As many of you know, Anne and Whitley recently experienced the death of a friend from colon cancer. It turns out that a married couple who sailed from England to America around 1630 may be the ancestors of hundreds of people alive today who are at risk for a hereditary form of colon cancer that may contribute to a significant percentage of colon cancer cases in the United States.

Researchers studied two large families, one in Utah and one in New York, that both carry a specific genetic mutation responsible for increased risk of colorectal cancer. They discovered that the two families share common ancestors?a couple who came to America from England in the 1630s, about the time of the Pilgrims. Researcher Deborah Neklason says, “The fact that this mutation can be traced so far back in time suggests that it could be carried by many more families in the United States than is currently known. In fact, this founder mutation might be related to many colon cancer cases in the United States. The Utah family in this study has more than 7,000 descendants spanning nine generations.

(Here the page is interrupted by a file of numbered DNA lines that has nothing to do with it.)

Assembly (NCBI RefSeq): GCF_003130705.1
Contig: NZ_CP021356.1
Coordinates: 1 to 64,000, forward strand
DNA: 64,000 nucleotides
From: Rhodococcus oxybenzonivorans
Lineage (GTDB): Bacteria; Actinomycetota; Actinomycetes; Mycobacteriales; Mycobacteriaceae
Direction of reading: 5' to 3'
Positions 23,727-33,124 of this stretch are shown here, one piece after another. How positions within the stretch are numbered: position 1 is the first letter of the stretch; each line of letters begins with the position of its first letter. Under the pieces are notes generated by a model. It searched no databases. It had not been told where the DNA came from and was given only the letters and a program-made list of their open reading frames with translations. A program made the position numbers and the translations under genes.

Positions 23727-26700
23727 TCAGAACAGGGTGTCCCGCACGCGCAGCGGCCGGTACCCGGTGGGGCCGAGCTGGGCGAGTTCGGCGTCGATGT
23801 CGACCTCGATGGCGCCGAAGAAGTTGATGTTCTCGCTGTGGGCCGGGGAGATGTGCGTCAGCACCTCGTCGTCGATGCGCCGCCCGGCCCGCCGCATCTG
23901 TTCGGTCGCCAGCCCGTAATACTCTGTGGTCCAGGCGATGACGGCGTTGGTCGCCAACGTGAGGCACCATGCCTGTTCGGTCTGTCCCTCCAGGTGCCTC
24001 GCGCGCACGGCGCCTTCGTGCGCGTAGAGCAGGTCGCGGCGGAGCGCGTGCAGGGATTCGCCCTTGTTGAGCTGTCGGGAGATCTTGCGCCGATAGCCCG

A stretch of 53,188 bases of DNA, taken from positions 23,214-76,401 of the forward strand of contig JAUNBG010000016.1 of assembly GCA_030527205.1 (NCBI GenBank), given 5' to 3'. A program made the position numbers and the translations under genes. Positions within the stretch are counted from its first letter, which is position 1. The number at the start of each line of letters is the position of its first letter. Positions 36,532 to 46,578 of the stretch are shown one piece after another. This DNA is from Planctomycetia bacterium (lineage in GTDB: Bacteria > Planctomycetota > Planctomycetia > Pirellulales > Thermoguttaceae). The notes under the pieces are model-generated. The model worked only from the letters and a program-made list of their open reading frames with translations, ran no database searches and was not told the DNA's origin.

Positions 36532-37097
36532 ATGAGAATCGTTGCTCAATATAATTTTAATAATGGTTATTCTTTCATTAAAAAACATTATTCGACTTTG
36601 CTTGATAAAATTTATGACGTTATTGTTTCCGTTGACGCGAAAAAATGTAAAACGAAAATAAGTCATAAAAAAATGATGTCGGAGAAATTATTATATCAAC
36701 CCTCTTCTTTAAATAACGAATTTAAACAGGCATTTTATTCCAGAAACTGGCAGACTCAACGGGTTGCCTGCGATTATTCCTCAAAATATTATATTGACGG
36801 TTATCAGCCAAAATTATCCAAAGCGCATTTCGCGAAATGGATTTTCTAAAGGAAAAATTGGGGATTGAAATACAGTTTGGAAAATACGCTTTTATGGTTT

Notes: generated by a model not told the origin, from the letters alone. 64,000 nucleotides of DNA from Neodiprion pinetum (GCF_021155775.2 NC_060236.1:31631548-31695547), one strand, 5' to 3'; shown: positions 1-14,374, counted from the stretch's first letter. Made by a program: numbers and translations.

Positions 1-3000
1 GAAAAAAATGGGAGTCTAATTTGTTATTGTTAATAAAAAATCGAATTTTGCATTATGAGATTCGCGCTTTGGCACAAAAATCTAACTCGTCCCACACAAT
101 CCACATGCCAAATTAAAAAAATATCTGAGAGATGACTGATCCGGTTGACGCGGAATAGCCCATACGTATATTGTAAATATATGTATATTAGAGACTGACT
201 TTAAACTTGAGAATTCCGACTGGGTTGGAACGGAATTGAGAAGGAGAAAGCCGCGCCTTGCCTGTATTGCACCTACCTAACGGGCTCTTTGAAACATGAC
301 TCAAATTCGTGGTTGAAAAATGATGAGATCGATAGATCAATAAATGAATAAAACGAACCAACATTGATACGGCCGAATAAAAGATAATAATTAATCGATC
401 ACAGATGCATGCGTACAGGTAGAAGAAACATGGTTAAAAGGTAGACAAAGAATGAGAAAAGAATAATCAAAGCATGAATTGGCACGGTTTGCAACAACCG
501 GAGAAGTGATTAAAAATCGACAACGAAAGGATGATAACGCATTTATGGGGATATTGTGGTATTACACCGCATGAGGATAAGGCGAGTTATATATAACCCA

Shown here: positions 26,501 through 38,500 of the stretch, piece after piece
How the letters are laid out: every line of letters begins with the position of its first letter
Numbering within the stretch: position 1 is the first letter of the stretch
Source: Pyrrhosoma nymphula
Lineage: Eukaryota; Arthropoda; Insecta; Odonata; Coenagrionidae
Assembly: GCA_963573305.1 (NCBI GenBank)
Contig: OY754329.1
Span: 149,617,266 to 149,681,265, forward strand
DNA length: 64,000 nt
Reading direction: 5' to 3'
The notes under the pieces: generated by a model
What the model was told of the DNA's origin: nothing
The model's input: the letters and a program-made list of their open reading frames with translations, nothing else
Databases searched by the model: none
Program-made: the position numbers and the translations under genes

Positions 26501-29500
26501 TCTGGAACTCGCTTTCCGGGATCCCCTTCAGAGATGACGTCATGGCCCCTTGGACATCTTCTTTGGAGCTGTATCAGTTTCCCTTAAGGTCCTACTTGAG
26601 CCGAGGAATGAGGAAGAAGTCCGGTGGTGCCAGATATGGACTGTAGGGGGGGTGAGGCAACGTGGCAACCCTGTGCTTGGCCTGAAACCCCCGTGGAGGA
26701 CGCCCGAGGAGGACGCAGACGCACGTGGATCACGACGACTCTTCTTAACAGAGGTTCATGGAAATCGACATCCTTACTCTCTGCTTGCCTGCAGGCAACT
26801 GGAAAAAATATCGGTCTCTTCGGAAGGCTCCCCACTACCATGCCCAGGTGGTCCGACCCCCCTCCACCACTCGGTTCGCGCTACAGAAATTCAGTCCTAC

“Knowing one has the condition can be life-saving,” Neklason says. “Not only are affected individuals at greater risk then the general population as they grow older, but precancerous polyps are often found in mutation carriers in their late teens and colon cancer has been diagnosed in individuals in their 20s.”

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